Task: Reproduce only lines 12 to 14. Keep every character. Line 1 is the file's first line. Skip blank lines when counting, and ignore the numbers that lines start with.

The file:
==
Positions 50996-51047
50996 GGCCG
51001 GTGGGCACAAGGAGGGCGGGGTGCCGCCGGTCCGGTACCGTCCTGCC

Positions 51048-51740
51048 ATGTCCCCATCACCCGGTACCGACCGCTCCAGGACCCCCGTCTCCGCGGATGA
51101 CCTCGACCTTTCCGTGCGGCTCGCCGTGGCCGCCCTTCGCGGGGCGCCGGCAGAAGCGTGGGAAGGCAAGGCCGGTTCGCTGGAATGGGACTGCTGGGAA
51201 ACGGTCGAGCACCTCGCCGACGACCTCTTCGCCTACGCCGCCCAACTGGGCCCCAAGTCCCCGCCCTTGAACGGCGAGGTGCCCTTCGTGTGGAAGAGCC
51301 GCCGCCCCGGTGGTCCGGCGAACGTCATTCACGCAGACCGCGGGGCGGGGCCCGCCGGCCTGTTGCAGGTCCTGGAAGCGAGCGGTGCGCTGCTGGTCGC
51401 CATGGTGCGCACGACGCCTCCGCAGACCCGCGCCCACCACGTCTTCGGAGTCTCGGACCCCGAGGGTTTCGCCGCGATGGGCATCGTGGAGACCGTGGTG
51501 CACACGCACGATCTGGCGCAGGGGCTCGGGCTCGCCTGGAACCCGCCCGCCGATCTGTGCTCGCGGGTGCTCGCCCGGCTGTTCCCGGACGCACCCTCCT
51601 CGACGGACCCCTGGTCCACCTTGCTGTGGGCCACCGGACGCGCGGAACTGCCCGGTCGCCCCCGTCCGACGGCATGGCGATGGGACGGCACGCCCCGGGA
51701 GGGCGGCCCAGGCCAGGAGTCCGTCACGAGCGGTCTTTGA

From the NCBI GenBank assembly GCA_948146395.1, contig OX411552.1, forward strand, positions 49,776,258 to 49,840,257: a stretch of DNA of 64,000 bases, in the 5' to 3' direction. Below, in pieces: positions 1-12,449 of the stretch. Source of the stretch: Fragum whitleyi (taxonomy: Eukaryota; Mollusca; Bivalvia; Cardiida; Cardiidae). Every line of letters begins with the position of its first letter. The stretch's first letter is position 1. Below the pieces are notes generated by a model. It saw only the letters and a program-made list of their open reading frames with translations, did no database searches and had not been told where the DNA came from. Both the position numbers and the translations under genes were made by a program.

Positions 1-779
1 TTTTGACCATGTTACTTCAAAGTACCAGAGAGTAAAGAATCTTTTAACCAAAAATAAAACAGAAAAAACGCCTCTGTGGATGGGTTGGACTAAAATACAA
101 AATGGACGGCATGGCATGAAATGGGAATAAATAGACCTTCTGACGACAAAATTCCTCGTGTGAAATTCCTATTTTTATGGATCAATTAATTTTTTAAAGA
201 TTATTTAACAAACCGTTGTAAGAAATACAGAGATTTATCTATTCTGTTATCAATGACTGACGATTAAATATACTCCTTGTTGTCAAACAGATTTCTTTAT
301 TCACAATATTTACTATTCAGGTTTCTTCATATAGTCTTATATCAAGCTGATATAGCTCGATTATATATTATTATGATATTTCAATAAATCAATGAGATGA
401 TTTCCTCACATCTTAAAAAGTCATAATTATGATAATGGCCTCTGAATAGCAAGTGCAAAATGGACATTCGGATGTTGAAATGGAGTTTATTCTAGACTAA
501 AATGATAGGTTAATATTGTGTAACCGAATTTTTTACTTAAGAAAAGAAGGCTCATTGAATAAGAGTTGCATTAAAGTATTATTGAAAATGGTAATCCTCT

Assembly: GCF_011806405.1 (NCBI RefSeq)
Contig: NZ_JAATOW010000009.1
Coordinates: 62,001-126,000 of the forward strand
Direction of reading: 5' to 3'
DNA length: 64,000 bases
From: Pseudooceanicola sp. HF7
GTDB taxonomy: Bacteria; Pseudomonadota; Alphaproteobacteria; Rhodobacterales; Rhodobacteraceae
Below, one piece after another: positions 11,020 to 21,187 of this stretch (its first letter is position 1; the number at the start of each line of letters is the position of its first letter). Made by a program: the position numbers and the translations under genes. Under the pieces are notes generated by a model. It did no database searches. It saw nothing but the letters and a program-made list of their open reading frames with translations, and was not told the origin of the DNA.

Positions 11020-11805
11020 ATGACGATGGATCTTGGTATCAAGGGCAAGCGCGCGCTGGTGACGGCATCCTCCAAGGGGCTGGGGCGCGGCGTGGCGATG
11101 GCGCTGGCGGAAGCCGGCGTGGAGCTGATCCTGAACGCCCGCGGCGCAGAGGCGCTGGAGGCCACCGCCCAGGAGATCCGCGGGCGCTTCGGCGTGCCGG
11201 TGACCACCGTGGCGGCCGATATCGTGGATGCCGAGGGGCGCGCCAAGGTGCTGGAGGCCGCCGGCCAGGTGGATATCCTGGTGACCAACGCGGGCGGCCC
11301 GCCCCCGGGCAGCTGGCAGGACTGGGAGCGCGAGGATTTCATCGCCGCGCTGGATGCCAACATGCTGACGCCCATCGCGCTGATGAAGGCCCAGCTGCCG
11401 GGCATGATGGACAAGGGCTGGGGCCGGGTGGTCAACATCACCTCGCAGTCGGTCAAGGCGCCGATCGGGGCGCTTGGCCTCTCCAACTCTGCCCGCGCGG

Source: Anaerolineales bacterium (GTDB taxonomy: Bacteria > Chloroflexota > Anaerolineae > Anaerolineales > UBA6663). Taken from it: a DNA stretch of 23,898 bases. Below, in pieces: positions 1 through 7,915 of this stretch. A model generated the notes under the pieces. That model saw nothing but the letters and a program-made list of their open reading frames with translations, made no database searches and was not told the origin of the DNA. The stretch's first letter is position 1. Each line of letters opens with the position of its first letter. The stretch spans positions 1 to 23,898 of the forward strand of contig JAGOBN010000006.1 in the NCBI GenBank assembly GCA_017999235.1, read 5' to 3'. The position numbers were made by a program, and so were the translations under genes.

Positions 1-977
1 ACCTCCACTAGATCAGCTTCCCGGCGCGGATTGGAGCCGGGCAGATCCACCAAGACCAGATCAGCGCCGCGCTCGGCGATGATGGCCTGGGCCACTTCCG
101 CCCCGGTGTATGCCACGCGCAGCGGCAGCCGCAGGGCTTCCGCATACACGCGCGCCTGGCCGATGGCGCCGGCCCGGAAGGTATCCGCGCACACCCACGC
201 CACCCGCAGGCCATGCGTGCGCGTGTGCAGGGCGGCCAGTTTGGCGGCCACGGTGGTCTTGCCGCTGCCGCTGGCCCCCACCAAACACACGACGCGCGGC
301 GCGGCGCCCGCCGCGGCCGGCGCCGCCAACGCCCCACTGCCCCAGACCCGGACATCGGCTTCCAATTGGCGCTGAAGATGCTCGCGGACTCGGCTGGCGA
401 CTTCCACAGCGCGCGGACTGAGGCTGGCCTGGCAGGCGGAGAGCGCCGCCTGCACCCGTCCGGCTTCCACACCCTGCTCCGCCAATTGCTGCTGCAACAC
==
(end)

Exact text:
51701 GGGCGGCCCAGGCCAGGAGTCCGTCACGAGCGGTCTTTGA

From the NCBI GenBank assembly GCA_948146395.1, contig OX411552.1, forward strand, positions 49,776,258 to 49,840,257: a stretch of DNA of 64,000 bases, in the 5' to 3' direction. Below, in pieces: positions 1-12,449 of the stretch. Source of the stretch: Fragum whitleyi (taxonomy: Eukaryota; Mollusca; Bivalvia; Cardiida; Cardiidae). Every line of letters begins with the position of its first letter. The stretch's first letter is position 1. Below the pieces are notes generated by a model. It saw only the letters and a program-made list of their open reading frames with translations, did no database searches and had not been told where the DNA came from. Both the position numbers and the translations under genes were made by a program.

Positions 1-779